DS0304 -

Non-hydrolytic sol-gel synthesis of stable catalysts for aqueous-phase hydrogenation of biomass derivatives – NHYSCAB

Submission summary

The use of renewable resources is essential for a sustainable society. Developing clean catalytic processes to produce value-added chemicals from renewable materials such as wood or plants has become a major goal for chemists. The bio-feedstocks issued from lignocellulose after either enzymatic fermentation or acidic deconstruction consist mainly of water-soluble molecules containing many oxygenated groups ((di)acids, alcohols, ethers), which must be subsequently transformed to find applications as monomers, solvents, etc. For this purpose, the design of new water-stable catalysts able to withstand rather harsh reaction conditions in term of pH, temperature and pressure is required.
The NHYSCAB project aims at the synthesis of hydrothermally stable promoted metallic catalysts, based on a supported noble metal (e.g. Pd, Ru) modified with an oxophilic promoter (Re or Mo). They will be used for catalytic hydrogenation/hydrogenolysis of biosourced molecules in aqueous phase, at temperatures in the range 100 to 200°C and hydrogen pressure in the range 50 to 150 bar, at acidic to neutral pH. This project is based on the collaboration between two complementary public partners, IRCELYON (coordinator) and ICGM Montpellier, which are internationally recognized for their expertise in the fields of biomass catalytic upgrading and of non-hydrolytic sol-gel (NHSG) synthesis of mixed oxides, respectively.
The first part of the project consists in the design of advanced mesoporous catalyst supports using the NHSG process which offers powerful synthetic routes to hydrothermally stable mesoporous oxides (TiO2, ZrO2) and mixed oxides incorporating the promoter species (Re-Ti, Mo-Ti), which after an appropriate thermal treatment are dispersed at the surface of the oxide. The hydrothermal stability of these supports will be assessed under the reaction conditions. Noble metal will be deposited on the stable supports with well-defined compositions and structures in order to prepare efficient promoted metallic catalysts.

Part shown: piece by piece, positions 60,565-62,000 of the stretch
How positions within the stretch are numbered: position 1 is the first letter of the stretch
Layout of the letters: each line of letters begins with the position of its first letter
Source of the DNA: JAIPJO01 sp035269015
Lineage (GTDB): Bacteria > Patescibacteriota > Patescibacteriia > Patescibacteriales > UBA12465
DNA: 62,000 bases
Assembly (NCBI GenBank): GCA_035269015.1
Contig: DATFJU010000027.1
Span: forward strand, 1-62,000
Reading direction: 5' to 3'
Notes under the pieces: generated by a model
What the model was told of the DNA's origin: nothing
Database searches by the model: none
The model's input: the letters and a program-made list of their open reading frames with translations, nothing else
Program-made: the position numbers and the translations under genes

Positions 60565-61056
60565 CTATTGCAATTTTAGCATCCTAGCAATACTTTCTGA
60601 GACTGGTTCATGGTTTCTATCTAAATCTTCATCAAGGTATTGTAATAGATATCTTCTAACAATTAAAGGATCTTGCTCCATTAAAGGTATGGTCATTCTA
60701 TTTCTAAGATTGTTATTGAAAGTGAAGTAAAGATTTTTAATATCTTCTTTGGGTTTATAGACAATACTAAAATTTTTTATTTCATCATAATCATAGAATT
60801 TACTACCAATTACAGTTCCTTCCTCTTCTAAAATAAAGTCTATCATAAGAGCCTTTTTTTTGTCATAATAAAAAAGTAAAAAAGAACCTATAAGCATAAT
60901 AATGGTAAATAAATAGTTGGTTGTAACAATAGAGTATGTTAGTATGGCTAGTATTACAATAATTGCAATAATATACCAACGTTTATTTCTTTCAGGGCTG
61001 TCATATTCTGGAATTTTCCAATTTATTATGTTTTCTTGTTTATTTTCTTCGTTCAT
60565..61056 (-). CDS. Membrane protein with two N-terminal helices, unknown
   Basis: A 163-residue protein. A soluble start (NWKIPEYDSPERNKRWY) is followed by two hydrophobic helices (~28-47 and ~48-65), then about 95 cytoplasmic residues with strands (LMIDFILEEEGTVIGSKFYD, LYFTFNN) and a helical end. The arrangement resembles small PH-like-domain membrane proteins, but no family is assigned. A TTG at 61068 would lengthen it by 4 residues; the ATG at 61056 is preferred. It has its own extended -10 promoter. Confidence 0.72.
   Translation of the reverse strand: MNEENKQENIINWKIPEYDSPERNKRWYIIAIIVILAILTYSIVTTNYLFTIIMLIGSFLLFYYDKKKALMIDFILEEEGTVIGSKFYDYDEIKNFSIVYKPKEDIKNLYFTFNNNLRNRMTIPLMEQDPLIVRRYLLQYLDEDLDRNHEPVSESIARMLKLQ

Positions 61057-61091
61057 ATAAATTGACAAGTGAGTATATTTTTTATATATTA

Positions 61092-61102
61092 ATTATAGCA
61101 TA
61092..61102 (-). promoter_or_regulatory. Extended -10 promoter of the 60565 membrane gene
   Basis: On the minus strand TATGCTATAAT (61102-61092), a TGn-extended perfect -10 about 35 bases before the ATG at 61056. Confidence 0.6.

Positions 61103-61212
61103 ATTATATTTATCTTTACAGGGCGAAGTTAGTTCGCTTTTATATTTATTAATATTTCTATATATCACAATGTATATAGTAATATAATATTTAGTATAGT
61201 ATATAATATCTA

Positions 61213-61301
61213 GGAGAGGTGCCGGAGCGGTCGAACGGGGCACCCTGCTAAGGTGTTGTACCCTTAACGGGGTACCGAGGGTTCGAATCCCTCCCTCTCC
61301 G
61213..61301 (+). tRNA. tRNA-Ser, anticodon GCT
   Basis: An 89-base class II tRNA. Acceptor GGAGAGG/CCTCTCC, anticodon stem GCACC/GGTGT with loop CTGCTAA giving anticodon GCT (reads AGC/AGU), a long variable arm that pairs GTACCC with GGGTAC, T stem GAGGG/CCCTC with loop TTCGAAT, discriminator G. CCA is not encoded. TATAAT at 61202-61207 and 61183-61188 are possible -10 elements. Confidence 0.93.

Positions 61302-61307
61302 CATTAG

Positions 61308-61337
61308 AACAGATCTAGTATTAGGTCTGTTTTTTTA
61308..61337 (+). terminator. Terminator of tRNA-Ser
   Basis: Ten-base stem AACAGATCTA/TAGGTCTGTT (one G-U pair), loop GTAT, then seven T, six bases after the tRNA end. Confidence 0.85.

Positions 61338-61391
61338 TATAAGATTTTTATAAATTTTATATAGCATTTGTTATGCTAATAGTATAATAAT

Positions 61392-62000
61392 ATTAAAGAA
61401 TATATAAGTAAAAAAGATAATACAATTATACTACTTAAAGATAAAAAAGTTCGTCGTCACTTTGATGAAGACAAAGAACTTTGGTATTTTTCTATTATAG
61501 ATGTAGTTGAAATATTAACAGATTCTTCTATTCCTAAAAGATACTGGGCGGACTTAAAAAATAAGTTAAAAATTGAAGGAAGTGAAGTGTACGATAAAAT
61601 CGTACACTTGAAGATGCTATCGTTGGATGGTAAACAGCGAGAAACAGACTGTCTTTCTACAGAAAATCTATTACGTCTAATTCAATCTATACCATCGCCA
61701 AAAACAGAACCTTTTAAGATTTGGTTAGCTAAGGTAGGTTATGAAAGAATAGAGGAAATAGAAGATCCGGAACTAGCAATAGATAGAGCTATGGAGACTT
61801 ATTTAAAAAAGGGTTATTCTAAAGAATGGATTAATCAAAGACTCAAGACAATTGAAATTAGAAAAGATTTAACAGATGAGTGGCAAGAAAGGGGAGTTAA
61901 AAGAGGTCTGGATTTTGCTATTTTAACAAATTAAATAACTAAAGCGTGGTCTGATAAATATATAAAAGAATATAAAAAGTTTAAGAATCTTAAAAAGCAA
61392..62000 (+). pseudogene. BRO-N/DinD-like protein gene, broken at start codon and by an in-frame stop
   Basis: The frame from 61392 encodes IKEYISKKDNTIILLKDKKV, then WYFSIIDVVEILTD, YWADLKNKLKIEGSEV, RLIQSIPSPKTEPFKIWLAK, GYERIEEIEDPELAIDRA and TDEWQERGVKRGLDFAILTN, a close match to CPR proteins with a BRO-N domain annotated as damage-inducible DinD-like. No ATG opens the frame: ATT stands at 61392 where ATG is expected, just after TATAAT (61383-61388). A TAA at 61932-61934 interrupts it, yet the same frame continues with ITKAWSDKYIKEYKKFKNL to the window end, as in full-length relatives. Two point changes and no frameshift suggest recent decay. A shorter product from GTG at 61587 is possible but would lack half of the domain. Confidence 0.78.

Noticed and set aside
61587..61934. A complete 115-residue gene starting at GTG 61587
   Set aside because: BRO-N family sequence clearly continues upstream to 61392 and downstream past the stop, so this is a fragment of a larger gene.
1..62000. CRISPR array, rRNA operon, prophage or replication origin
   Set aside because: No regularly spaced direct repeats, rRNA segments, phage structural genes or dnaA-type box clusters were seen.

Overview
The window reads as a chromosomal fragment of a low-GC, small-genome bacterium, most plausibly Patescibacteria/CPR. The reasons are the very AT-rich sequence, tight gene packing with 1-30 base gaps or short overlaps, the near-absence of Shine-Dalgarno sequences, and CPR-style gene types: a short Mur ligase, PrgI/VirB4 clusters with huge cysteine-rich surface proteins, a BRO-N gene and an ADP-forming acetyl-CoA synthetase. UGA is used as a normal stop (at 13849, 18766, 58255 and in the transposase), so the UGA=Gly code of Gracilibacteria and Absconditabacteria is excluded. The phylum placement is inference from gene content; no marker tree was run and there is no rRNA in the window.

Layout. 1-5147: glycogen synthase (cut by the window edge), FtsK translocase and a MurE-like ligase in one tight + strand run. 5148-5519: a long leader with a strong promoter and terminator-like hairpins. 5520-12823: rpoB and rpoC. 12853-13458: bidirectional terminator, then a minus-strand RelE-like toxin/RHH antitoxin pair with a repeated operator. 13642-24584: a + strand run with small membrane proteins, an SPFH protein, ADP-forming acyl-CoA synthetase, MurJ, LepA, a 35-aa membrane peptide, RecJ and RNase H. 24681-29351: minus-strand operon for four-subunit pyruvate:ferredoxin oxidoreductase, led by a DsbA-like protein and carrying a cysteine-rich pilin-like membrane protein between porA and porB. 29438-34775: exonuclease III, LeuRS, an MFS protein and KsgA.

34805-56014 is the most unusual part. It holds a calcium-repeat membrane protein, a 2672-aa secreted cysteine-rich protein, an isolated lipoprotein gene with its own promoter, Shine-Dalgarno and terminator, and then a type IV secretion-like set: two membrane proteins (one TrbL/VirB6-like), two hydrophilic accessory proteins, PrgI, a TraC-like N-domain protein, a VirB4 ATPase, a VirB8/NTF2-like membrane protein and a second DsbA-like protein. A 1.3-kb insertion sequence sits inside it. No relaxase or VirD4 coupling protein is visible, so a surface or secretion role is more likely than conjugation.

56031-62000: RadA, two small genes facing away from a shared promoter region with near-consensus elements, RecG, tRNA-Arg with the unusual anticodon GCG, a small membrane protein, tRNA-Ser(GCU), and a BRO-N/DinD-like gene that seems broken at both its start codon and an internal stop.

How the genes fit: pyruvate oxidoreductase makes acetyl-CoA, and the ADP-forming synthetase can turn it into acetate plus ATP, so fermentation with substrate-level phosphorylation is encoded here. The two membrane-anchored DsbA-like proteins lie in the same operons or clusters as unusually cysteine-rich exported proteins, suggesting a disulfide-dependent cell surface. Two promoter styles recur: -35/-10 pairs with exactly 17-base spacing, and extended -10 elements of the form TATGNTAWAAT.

The second part concerns the evaluation of the synthesized catalysts in the reference reaction of aqueous-phase hydrogenation of biosourced acids (succinic acid and levulinic acid) to the corresponding diols (1,4-butane- and 1,4-pentane- diols). The catalysts will also be evaluated in the challenging hydrogenolysis of tetrahydrofurfuryl alcohol from the furfural platform into the corresponding 1,2- or 1,5- pentanediols. The expected products can find many applications, including as monomers.
The design of well-defined, thoroughly characterized solids is essential to optimize the selective synthesis of targeted chemicals. Therefore, extensive characterization of the solids (supports and catalysts) will be performed at different stages (oxides, mixed oxides, supported metallic catalysts, before and after reaction) and their stability will be investigated under the reaction conditions. These will allow us to determine the texture/structure/composition of the solids, to validate their stability and to correlate the characteristics of the catalysts and their performance. To reach the highest activity or selectivity, the study will focus not only on the catalyst design but also on the optimization of reaction conditions. After screening of catalyst compositions using a batch reactor, the catalytic reaction will be conducted in a continuous trickle-bed reactor to further study the stability of the selected catalytic systems.

Project coordination

Catherine PINEL (Institut de recherches sur la catalyse et l'environnement de Lyon)

The author of this summary is the project coordinator, who is responsible for the content of this summary. The ANR declines any responsibility as for its contents.


IRCELYON-CNRS Institut de recherches sur la catalyse et l'environnement de Lyon
ICGM Institut Charles Gerhardt Montpellier

Help of the ANR 489,240 euros
Beginning and duration of the scientific project: October 2016 - 42 Months

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